Lorella Rouster with Every Child Ministries (ECM) explains, “On Sunday afternoon, the president issued a memo saying that he has determined that it’s not in the national interest of the U.S. to proceed with this [Act], and therefore he has waived the application of this law with respect to certain nations like Libya, South Sudan, Yemen, and partially, in the case of Congo.” …

The CSPA was a Bush-era law aimed as a deterrent at U.S. arms sales to countries determined by the State Department to be the worst abusers of child soldiers in their military. Rouster says it went through Congress unanimously–a rare effort. The teeth: “That law made it a federal crime to recruit or to use soldiers under the age of 15. It gave the U.S. the authority to prosecute, deport, and deny entry to anybody who recruited child soldiers, and it also forbade us to export arms and military items to countries that allowed use of child soldiers.” …

A United Nations committee urged the U.S. president to take a tougher stance. They’re not alone. “This action…I’m utterly dismayed by it,” exclaims Rouster, noting that it sends a lot of mixed messages. “We just see it as prolonging the war in Congo. We see it as sending the wrong kind of message to people around the world so that the practice of recruiting children to serve as soldiers is only going to increase as a result of this.”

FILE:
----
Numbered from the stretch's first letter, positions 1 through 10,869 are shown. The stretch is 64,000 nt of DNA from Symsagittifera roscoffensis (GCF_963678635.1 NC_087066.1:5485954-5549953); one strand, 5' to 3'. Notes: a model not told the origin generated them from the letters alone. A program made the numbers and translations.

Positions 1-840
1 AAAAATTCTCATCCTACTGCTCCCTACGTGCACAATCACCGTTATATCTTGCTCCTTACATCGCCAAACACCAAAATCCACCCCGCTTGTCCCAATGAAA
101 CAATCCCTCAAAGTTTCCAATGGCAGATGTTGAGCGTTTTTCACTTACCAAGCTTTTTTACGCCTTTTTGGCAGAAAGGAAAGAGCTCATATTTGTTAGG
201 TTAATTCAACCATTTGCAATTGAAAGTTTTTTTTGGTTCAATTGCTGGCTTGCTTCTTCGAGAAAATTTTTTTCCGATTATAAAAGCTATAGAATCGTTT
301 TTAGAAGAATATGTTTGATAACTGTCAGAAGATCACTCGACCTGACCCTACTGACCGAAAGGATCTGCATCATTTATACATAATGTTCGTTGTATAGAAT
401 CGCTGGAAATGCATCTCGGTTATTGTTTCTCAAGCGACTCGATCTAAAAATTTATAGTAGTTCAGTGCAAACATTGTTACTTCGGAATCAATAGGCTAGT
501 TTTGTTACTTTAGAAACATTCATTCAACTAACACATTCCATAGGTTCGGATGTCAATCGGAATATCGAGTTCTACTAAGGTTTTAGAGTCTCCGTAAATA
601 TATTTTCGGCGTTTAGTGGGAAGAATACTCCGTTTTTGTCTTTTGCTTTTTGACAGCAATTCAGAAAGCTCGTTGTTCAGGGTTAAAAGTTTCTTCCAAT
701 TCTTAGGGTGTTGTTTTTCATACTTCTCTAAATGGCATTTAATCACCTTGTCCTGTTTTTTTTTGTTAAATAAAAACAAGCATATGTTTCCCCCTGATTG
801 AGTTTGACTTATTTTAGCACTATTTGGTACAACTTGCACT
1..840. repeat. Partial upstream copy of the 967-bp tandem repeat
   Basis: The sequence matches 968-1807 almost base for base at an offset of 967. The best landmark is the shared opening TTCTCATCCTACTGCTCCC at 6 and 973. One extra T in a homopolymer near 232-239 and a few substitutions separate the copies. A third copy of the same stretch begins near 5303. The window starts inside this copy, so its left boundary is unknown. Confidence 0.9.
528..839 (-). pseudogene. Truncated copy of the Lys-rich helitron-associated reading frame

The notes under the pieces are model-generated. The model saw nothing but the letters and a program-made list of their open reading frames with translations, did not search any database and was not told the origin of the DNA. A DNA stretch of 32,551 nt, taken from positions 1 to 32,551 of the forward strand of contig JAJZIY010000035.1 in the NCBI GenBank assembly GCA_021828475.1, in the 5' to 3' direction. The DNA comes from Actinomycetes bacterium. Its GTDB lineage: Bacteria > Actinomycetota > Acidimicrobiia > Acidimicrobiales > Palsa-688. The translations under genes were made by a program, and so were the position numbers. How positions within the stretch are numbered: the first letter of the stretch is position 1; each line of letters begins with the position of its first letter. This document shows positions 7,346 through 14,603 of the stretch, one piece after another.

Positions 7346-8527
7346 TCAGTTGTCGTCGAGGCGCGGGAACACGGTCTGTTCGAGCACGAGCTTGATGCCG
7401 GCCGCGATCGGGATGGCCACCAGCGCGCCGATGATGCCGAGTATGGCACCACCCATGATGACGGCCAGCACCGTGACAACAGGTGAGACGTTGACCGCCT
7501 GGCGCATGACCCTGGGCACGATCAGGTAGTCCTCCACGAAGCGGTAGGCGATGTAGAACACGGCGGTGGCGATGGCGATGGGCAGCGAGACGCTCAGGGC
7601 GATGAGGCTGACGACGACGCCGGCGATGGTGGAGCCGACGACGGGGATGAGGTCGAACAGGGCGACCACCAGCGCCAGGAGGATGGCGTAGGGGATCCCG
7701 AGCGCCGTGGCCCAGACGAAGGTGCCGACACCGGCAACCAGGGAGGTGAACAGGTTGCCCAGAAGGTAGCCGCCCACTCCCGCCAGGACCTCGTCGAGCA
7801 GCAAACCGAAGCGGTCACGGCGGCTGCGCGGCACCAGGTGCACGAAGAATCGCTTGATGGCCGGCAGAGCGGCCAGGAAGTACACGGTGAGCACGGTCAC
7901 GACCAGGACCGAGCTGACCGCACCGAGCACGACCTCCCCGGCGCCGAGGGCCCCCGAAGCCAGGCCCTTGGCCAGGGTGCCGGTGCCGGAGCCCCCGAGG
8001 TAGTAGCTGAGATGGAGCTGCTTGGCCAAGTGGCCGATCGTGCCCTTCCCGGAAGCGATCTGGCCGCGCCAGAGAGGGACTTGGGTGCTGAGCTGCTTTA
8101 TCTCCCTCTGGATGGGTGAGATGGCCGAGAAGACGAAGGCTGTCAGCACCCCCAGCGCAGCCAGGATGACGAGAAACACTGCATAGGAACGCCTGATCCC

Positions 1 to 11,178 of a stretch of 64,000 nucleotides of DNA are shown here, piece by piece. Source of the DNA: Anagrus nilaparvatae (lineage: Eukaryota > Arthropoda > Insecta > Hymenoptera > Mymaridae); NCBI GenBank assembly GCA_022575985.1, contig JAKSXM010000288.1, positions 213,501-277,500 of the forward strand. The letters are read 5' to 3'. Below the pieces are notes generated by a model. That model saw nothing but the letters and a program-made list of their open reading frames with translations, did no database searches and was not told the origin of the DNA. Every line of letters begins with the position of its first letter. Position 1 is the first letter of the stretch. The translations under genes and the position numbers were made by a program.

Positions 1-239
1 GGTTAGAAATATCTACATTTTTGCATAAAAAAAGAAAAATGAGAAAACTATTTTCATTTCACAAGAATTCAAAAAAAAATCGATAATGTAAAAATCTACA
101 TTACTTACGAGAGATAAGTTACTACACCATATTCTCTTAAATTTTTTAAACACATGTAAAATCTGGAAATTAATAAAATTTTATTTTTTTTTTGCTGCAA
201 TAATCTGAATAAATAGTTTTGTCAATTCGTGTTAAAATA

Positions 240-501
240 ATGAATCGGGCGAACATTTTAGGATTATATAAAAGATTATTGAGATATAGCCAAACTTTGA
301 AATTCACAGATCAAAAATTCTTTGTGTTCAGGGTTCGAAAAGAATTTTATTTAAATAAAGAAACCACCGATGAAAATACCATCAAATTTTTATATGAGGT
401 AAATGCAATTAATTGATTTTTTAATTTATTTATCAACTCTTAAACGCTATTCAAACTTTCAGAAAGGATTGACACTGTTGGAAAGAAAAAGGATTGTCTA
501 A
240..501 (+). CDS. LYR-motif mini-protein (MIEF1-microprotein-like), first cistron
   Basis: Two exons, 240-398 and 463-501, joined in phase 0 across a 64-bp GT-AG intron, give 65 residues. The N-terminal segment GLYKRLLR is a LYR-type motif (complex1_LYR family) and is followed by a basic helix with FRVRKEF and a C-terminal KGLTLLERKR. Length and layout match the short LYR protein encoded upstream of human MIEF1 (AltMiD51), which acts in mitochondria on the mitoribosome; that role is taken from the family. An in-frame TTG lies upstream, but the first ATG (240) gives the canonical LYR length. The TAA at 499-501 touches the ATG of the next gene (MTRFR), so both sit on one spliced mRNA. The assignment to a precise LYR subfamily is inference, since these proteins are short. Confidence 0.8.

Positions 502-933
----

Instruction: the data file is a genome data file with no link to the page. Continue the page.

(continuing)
The irony is that a week earlier, touting his administration’s stance on the issue, President Obama issued an executive order to fight human trafficking. Confused yet? Rouster says, “We just feel that these presidential memos will have the effect of subjecting more children to those wars, and also it’ll send the message to the world that ‘trafficking children into the military is okay with us’, or at least, ‘we’re looking the other way’.”

However, the issue of Child Soldiery has devastating consequences on a society. ECM has learned this firsthand over the years as they’ve built ministry to rehabilitate some of the child soldiers they’ve encountered in the Democratic Republic of Congo and in Northern Uganda (Lord’s Resistance Army led by Joseph Kony). Rouster says, “It’ll take generations to recover from the horrors, which is the case with the children that we work with in northern Uganda.”

You can read the full article by clicking here.
— Help former child soldiers recover from their trauma through Baptist Global Response or Every Child Ministries.